EDINBURG, Texas (ValleyCentral) — Two Rio Grande Valley professors who left Iran felt compelled to bring awareness to the cultural upheaval underway in the country after centuries of suppressing women’s rights.
Sara Ahmadi, assistant professor in practice at the University of Texas Rio Grande Valley, left Iran at the age of 30 in December 2011 in pursuit of a Ph.D. in the United States. Her husband, Siamak Javadi, is also an assistant professor at UTRGV for finance.
Javadi, born and raised in Iran, left when he was 28 to move to the U.S. in 2008.
The two sense the momentum of a woman’s rights revolution that was thwarted after the death of Mahsa Amini, a 22-year-old Kurdish woman, who was arrested by the country’s morality police earlier this month for violating the state dress code.
She collapsed the day she was arrested and died a few days later from what Iranian authorities have said was a heart attack, The Hill reported Monday.
Since Amini’s death, people have taken to the streets to protest her death and fight for women’s rights. “Woman, life, freedom” are the words being used on social media and in the streets to convey how women in Iran are paying for their freedom with their lives.
The potential start of a second revolution comes as a result of the 1979 revolution when Islamic laws became the law of the land.
“That automatically ranked women as second-class citizens in Iran and it all started after 1979,” Ahmadi said.
Before coming to America, Ahmadi worked as a professor for eight years in Iran. As a young professor, she experienced many embarrassing situations as a result of the rules relating to proper hijab wear.
Ahmadi said while lecturing in Iran, two of her own students, who were religious, reported her to the morality police for wearing jeans under her dress. She said it was a serious issue and she received a confidential letter stating she needed to go in person and talk to authorities.
The professor said she was told by the morality police that she needed to comply with the hijab rules or be fired.
“I remember that I felt so humiliated and it was such a horrible feeling for me that after I came back and I sat in my car, I was sobbing for an hour,” Ahmadi said.
This is just one example of the microscope that Iranian women are under in their country.
This summer, particularly, Ahmadi said the hijab police or morality police increased their numbers.
“People were like ‘that doesn’t make any sense,'” she said. “Instead of fixing our issues and problems, you’re increasing the number of hijab police for checking our proper hijab.”
The couple said they fear for the lives of their family who live in Iran. When the internet is not being banned in their home country, their loved ones tell them about the different ways women are punished for not meeting the hijab-wearing standards.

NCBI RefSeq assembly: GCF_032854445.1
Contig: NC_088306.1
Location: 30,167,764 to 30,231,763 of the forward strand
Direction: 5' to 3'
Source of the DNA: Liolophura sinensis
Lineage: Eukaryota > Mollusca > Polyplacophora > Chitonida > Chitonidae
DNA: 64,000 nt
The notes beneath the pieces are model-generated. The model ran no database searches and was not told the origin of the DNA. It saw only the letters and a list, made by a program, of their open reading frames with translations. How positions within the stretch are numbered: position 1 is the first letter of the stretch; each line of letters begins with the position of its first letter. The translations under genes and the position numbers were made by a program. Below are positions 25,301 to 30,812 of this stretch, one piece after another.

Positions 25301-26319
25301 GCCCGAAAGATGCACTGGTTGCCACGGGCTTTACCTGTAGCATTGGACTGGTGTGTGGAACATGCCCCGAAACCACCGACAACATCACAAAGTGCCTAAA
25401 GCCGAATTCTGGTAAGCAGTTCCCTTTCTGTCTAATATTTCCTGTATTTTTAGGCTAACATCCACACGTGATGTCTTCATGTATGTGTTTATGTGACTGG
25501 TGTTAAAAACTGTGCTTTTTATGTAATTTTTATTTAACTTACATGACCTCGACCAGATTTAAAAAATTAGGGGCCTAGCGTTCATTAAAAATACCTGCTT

“This is common knowledge, it happens to so many people around you,” Javadi said. ‘It’s not like these things are happening in a vacuum. It’s happening on a daily basis. You have to remember the context that this is an autocratic totalitarian government. So, the definition of a proper hijab kind of varies depending on the situation. … when it is election time the law kind of bends, and they’re not really arresting everyone.
“When the situation is calm, they may just take you in and have you sign a form that you won’t do it again and don’t make a big deal out of it. But in a situation like this in the middle of a demonstration, you will be screwed. If you are arrested, that is probably going to change the trajectory of your life.”
For Ahmadi, her frustration lies in feeling like the more powerful women become, the more laws are passed to suppress them.
An example of this is that Iranian women are the majority in universities. As a result, the Iranian parliament is trying to curve admission so that not as many women will attend, Javadi said.
The treatment of women as second-class citizens who are not allowed to make decisions for themselves is frustrating to the educated couple.
“The women in Iran are not housewives,” Ahmadi said. “Most of them are independent and they are educated. … As an independent, strong woman, you always live a dual life because you have to pretend to be something that you’re not. You have to cover your head even though you don’t believe in that.
Ahamadi aims to spread awareness by talking about the situation in Iran in the U.S. and hopes to change the narrative surrounding Iranian women and their hijab.
She wants the public to realize that women do not wear hijab as a choice, but because if they do not, they will be killed.
“You have to pretend that you’re a lot of other things just to maintain your job, be able to go to university, get the education that you want, every area.”
Javadi hopes that this revolution will come to fruition and ultimately overthrow the government in Iran.
“This is a once-in-a-generation opportunity for the U.S. to reset its policy toward Iran and instead of basically selling out Iranians, support them,” he said.
Javadi would like to see the U.S. walk away from negotiations and convince allies to do the same and support the Iranians by informing the public.
“How can that be done, by informing other fellow U.S. citizens so that they can put pressure on their representatives so that the administration and the legislative body in the U.S. realize that it is not worthwhile talking to these murderers,” Javadi said.